And, I smoked pot through a bamboo water pipe! Only one puff though. I have pictures.

Below, Grandma showing me how:

It's not illegal to grow marijuana in the hills and the hill tribes plant it for their own use. At the Akha hill tribe we were taken to an old grandmother's house. She squatted on a bamboo stool about 3" from the ground and had a huge bamboo pole in front of her with a little protruding out part into which she stuck a cigarette which she lit with a Bic lighter. That looked odd. then Tina, our guide, told us they mix the pot with regular tobacco to smoke. the grandmother demonstrated. Then they asked for volunteers. No one stepped forward so finally, I bravely stepped into the breach.

When I put my mouth into the bamboo and inhaled (Yes Mr. Clinton, I inhaled) I evidently didn't do it vigorously enought because you're supposed to hear the water. I tried a couple more times and finally put my hands around the top to create a seal. Then I heard the water gurgle and got a lungful of smoke. There, I did it. It just tasted like smoke.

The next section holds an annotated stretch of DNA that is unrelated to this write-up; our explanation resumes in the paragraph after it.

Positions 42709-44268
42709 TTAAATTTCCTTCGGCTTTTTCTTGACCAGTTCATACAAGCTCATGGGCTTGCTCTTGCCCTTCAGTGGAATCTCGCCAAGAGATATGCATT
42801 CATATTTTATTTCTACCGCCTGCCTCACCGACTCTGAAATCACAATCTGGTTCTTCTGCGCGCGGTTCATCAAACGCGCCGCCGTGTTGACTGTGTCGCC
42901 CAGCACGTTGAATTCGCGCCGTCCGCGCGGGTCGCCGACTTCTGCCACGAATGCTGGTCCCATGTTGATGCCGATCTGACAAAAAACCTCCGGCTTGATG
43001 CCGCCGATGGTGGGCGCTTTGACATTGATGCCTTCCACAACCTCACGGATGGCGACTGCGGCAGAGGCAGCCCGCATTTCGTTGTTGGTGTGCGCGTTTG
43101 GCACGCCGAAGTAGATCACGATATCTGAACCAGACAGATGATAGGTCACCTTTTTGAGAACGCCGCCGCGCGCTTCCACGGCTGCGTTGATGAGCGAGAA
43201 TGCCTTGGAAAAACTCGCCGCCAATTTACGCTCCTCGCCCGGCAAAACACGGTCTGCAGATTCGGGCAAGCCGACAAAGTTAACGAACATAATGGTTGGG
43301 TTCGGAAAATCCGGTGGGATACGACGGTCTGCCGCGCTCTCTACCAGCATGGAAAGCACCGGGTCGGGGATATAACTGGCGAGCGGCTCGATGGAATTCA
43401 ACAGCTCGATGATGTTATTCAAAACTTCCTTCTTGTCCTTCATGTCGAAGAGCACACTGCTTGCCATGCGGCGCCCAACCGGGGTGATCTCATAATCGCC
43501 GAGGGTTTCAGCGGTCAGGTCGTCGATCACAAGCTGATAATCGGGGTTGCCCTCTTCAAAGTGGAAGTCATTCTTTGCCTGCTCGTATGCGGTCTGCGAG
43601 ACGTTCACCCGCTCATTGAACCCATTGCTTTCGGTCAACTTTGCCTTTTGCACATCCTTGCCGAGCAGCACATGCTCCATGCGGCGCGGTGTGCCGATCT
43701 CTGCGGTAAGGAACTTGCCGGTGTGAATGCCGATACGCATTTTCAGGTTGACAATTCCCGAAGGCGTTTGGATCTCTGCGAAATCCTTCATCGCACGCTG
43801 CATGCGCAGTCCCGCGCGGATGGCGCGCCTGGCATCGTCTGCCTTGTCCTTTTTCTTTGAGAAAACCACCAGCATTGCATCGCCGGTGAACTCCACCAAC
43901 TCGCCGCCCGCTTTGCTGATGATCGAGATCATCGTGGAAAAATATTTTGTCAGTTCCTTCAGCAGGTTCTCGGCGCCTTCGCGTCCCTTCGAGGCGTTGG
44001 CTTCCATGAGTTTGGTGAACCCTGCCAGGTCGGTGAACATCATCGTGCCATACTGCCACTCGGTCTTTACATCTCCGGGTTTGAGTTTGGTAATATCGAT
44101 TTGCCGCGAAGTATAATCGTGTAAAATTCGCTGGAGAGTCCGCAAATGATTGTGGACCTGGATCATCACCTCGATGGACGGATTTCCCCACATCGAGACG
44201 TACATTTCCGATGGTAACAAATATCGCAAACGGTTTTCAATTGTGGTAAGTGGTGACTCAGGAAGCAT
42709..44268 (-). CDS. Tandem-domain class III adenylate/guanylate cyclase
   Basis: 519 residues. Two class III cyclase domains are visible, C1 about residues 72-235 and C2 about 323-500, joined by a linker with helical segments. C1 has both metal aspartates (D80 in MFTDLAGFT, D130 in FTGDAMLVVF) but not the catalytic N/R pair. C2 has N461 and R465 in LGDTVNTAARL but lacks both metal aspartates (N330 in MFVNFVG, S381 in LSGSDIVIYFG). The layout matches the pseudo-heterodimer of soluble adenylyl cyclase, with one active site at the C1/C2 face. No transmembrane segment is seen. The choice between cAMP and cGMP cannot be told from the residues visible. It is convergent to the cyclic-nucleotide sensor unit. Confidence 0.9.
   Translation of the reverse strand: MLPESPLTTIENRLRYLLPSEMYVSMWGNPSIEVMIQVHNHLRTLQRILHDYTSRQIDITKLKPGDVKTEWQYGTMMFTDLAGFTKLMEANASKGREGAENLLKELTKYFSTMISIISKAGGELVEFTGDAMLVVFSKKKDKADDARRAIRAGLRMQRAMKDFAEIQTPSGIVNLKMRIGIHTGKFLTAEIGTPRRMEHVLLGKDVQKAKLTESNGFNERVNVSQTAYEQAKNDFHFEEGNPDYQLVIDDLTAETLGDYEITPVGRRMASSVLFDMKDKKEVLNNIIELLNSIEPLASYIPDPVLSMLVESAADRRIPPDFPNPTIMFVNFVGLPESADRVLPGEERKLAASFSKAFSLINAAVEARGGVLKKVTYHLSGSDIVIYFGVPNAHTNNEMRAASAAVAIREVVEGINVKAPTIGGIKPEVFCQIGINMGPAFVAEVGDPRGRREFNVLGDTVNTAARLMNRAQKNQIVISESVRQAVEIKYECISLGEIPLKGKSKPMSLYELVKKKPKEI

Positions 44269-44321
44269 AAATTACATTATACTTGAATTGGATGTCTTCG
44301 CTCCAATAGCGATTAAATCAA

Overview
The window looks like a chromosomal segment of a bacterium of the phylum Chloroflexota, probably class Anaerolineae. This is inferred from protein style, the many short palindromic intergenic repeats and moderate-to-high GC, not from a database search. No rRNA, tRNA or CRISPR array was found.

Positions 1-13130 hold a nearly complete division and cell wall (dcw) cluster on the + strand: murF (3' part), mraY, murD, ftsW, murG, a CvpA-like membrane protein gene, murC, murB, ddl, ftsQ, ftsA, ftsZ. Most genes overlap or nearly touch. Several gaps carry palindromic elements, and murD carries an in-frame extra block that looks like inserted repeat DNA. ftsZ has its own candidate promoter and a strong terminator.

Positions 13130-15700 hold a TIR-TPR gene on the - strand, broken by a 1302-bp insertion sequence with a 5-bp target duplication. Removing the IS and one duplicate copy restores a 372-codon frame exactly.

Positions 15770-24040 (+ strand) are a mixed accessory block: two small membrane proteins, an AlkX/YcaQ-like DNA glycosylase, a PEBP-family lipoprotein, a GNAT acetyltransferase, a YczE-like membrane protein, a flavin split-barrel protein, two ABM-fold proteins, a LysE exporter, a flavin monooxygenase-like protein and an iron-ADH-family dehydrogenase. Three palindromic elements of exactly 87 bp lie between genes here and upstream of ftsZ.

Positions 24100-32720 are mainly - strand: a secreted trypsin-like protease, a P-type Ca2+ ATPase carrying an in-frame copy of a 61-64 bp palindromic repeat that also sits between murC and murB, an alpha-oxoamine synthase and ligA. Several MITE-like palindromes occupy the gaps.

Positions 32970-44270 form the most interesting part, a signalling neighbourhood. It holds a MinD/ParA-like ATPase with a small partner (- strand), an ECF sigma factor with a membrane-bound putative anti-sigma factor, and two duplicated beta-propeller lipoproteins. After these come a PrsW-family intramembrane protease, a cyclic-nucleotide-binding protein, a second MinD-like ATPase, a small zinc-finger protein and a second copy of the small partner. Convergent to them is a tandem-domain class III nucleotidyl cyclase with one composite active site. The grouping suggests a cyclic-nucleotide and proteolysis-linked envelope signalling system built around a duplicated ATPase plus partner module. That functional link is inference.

Long Neck Hill Tribe

We were driven deep into the hills above Chiangrai right by the Burmese border (now Myanmar) where the Long Neck Karens live. They are a small group of only about 35, and the women wear golden rings around their necks which are applied at the age of 5 with an additional ring added each year until they marry. This gives them the appearance of having very long necks but in truth, it lowers their shoulders and compresses their ribcages. This would be because the rings an adult woman wears weighs a stunning 5 kilos, or 11 pounds.

We weer invited to hold one set and they are shockingly heavy. But the young girls and women look stunning with their neck ornaments.